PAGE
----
Last month, GOP presidential candidate Rick Santorum got into a heated exchange with Rachel Maddow about his statement that the Supreme Court doesn’t “have the final say on anything,” including abortion rights and LGBT equality. He attempted to clarify his position at a campaign event in Iowa last week, explaining that while he is fine with the Supreme Court having judicial review powers, the president and Congress should simply ignore decisions that they think are wrong.
In comments captured on video by the conservative blog Caffeinated Thoughts, Santorum said, “There’s nothing in the Constitution that gives the Supreme Court the right or the duty or the obligation to determine what is constitutional and what is not.”
“Marbury v. Madison is a Supreme Court case where they granted themselves that authority,” he continued. “And for a couple of hundred years, roughly, we have seen that deference given to the court. I think the court is the right place to make these types of constitutional judgments. But what happens if the court makes an unconstitutional judgment? What happens if the court itself violates the Constitution? Is there a remedy?"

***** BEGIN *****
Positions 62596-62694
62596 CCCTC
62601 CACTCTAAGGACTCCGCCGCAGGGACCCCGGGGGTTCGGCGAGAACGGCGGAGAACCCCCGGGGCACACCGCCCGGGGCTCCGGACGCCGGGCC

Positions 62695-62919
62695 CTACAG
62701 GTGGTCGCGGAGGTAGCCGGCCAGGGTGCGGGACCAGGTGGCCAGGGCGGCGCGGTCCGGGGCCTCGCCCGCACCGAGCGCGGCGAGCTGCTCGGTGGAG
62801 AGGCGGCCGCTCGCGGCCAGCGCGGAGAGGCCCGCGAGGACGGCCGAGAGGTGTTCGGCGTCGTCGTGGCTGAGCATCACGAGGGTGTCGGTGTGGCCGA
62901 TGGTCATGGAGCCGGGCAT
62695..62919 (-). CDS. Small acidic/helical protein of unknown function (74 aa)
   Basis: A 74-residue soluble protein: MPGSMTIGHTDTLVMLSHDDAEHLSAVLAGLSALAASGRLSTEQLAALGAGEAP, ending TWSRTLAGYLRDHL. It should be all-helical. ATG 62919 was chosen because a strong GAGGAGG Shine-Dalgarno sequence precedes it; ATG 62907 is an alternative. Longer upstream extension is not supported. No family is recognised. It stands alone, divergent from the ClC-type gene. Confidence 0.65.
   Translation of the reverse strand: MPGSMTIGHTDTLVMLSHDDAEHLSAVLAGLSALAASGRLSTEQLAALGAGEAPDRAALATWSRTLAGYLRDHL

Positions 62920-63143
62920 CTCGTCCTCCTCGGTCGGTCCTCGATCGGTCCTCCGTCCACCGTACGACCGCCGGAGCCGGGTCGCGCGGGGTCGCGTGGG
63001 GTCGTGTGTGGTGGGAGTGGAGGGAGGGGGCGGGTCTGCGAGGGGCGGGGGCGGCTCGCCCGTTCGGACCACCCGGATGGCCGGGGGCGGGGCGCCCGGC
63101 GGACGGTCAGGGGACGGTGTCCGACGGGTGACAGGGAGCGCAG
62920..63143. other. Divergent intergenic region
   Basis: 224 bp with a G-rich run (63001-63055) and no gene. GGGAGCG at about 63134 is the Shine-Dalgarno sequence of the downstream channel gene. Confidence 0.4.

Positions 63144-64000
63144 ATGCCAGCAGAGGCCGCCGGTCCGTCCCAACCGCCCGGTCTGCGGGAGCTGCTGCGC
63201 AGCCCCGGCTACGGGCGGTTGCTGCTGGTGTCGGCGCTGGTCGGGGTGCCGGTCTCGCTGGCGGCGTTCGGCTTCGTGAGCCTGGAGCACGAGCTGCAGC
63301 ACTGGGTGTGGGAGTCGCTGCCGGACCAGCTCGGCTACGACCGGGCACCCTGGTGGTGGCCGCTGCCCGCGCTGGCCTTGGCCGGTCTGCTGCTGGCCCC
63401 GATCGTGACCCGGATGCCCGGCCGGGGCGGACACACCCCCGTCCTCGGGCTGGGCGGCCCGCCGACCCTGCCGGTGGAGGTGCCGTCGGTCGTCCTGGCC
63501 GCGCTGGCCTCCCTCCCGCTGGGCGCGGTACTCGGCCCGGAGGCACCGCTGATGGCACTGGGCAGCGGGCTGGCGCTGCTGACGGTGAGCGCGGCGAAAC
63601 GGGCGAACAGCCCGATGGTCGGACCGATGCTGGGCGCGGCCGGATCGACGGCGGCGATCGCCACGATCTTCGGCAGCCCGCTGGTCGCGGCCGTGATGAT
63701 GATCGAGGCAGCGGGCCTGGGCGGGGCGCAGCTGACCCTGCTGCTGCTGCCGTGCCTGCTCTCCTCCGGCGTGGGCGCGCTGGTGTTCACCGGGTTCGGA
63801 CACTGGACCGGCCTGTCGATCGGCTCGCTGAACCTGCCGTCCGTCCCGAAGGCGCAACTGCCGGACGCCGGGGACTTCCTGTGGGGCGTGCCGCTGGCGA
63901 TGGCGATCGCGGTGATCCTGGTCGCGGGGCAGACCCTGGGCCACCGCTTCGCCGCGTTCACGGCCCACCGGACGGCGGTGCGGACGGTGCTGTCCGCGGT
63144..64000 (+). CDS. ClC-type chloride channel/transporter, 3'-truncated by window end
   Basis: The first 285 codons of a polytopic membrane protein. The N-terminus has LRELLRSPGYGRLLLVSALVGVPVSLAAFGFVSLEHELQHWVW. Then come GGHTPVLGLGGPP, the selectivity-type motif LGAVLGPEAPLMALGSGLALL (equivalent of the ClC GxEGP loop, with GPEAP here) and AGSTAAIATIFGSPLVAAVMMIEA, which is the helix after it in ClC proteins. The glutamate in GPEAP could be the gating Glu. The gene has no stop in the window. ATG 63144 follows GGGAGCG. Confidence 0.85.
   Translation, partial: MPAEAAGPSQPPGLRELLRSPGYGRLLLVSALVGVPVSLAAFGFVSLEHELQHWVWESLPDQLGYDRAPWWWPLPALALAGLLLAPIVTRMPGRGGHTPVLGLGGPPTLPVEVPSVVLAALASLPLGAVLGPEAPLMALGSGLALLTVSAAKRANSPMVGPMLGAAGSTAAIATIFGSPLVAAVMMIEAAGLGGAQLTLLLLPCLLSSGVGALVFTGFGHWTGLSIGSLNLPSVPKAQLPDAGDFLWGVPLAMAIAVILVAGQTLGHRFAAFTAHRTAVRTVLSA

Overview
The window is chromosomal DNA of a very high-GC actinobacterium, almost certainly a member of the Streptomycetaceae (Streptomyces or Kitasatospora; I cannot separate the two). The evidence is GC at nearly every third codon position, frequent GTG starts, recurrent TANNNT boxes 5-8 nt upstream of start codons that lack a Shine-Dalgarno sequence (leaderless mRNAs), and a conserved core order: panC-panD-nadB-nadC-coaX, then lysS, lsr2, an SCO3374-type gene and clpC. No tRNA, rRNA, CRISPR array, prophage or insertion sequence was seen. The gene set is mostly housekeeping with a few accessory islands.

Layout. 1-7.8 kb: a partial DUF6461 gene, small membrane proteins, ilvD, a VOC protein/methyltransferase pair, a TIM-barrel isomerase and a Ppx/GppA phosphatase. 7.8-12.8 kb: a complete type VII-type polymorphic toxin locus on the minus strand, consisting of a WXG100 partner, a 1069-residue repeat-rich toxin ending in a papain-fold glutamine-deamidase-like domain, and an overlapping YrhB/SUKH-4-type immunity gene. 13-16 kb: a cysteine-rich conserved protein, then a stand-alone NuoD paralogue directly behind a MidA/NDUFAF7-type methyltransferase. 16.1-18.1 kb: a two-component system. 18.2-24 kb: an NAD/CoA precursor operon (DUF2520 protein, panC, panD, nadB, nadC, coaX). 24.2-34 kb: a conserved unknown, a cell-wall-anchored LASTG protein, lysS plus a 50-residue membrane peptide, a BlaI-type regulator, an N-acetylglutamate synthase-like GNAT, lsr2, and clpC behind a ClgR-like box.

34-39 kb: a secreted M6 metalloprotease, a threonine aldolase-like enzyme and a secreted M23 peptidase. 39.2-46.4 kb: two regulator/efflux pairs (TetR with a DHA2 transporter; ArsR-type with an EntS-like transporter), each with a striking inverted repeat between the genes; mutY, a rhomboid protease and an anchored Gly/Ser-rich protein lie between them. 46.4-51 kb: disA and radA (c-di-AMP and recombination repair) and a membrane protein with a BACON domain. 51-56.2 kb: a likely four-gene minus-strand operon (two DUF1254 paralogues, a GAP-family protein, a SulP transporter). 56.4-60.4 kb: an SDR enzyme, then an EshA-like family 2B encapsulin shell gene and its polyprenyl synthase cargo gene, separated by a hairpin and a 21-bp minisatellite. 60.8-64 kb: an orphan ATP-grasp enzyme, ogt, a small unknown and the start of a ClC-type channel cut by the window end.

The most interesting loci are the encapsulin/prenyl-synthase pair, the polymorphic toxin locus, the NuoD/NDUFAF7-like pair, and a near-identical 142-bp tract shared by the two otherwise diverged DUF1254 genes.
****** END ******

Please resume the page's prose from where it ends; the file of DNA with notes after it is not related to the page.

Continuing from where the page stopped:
“Our founders clearly wanted it to be very hard to change the Constitution,” he said. “That’s why when you see the court change the Constitution in an unconstitutional fashion, in other words…amend the Constitution by creating something that’s not there, they’ve short-circuited something that was supposed to be very hard to do, and there should be some remedy of saying, ‘No, you can’t do that.’ And what is that? Well, what is that is the president or the Congress saying, ‘You’re acting unconstitutionally and we’re not going to pay attention to that law, we’re not going to pay attention to your ruling.’”